AT&T Will Yank Its Popular Shows from Netflix, Hulu for New Streaming Service


The FPS Review
Staff member
May 6, 2019
Netflix and Hulu will have to wave goodbye to Friends, ER, and Seinfeld in the near future. AT&T CEO Randall Stephenson said his company would be pulling TV shows and movies from rivals for its own streaming service, which is slated to launch later this year.

AT&T "will be bringing a lot of these media rights, licensing rights back to ourselves to put on our own SVOD (subscription video-on-demand) product," Stephenson said Tuesday morning at the JPMorgan Global Technology, Media and Communications Conference in Boston.

AT&T purchased Time Warner (now Warner Media) last year, putting them in control of a media conglomerate that includes the likes of HBO, TBS, and Warner TV.

AT&T's new subscription video service is expected to launch in late 2019. It will be anchored by HBO TV shows and movies, along with content from Warner Bros. studios and Turner Networks. AT&T became the owner of the valuable entertainment library last June when it bought Time Warner in a deal valued at about $108.7 billion, including debt.
So, everybody cut the cord because of the ridiculous cost of cable and went to a couple streaming services to get what they wanted for much less, and now every company is individually saying "pay us $X/mo if you want to see our content" and we're back at cable costs again but getting much less. Wonder what media revolution 3.0 will be. Personally, I'll stick with the ol' Linux ISOs and OTA antenna.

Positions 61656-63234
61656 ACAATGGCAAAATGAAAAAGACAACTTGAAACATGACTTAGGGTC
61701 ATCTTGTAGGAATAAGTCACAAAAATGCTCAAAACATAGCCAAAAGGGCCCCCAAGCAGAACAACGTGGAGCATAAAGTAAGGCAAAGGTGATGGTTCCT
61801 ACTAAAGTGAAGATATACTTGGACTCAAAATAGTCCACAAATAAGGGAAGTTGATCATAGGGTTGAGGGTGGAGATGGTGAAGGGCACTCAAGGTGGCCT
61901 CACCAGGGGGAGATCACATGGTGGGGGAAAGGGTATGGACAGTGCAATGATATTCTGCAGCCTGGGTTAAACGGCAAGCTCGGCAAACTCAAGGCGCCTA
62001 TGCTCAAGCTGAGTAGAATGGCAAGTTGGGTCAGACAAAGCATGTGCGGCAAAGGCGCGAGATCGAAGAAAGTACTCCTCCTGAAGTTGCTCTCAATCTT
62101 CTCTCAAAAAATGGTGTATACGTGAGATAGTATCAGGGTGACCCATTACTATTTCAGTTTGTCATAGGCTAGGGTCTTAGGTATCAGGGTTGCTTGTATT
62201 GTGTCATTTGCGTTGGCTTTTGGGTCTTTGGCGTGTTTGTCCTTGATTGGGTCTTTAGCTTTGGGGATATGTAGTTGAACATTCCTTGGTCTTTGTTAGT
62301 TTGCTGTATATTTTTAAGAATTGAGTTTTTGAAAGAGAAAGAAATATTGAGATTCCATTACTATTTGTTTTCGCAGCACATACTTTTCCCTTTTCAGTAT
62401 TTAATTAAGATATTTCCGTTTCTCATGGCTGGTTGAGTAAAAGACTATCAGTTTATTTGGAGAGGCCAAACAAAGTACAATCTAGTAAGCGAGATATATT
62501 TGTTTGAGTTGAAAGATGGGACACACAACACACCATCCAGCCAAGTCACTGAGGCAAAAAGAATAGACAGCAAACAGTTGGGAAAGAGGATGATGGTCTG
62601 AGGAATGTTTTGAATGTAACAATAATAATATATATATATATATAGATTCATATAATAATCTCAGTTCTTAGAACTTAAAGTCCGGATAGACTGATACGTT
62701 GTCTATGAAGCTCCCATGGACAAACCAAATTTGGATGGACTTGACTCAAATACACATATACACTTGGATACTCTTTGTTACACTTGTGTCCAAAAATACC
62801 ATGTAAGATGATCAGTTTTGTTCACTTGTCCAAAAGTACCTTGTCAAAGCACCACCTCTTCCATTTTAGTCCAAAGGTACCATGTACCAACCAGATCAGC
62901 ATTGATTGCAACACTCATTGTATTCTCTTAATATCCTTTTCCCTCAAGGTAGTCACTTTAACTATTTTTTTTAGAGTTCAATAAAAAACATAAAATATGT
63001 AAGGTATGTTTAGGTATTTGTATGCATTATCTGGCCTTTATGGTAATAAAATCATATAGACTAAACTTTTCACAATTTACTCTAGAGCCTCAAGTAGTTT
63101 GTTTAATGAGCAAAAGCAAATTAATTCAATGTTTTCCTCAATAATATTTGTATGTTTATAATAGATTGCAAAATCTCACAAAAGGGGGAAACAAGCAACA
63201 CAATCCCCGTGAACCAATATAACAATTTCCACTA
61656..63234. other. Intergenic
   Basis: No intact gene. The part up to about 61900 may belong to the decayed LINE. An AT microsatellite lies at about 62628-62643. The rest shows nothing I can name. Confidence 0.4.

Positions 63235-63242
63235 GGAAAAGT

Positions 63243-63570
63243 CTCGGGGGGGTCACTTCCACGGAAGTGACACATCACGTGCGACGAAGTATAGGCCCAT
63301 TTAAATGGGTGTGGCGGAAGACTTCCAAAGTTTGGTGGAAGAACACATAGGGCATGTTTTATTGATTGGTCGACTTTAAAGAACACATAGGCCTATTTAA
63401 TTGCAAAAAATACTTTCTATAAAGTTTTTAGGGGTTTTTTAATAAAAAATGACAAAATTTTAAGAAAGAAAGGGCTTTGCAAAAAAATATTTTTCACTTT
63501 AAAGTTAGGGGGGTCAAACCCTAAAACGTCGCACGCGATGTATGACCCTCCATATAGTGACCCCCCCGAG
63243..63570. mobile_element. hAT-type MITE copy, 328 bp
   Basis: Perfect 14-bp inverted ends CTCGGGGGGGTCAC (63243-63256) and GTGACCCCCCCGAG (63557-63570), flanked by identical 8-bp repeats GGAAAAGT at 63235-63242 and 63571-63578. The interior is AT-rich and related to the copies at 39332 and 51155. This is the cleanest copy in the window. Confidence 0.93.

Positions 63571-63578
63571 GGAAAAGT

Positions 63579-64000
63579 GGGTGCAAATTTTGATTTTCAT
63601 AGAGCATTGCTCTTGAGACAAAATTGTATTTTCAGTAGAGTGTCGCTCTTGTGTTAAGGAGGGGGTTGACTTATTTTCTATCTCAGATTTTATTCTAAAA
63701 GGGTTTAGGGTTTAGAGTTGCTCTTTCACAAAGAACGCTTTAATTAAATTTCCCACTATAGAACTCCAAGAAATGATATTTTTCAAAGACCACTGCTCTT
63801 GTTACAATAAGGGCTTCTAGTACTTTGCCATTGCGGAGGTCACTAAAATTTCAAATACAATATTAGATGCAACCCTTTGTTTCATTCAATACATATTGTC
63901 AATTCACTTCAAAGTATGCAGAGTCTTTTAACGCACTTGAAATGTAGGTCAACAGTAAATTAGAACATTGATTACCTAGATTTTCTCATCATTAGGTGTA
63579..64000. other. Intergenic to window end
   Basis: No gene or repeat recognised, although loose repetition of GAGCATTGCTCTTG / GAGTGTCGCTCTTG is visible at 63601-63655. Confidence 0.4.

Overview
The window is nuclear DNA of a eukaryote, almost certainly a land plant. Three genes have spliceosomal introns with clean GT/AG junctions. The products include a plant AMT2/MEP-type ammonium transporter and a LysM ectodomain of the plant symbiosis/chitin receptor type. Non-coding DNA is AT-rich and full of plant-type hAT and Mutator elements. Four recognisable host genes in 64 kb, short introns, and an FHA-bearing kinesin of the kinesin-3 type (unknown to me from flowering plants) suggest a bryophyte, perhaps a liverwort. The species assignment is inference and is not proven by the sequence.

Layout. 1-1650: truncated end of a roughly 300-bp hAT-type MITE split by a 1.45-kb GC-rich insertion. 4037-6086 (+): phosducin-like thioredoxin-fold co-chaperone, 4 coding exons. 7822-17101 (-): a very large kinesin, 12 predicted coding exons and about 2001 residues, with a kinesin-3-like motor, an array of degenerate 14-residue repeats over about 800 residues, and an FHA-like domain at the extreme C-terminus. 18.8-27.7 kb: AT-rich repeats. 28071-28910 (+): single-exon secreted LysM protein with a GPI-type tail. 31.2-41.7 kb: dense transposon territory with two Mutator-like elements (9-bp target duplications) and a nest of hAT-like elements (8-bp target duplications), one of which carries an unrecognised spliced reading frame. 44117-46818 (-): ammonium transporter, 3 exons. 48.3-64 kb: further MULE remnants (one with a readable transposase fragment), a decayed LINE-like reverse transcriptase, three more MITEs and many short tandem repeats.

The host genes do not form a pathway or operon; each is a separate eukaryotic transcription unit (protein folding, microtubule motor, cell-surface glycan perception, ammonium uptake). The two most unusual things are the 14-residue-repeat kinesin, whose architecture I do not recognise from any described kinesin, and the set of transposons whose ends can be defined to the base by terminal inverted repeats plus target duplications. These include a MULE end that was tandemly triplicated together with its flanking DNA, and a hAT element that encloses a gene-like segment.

Wonder what media revolution 3.0 will be.

I would think that we would see loyalty to any given service decline. People have been Netflix subscribers for ages due to the recent (but quickly declining) content levels. As every content house gets their own exclusive streaming service, I'll probably start hopping around based in what I want to watch at the time. A month or two here, a month or two there, which will keep my spending flat but just add a bit of hassle in the search. That's at least how 2.0 may go down, with 3.0 going back to bundling...
I'd love to see the numbers behind these separate services. I subscribe to HBO for 1-2 months a year to catch up on shows and I plan on doing the same for all the other new services. Would they get more of my money by just licensing the content to netflix? Or do other people just sign up for all the services, forget they have them, and pay forever. Like the shocking number of AOL accounts that are still out there?
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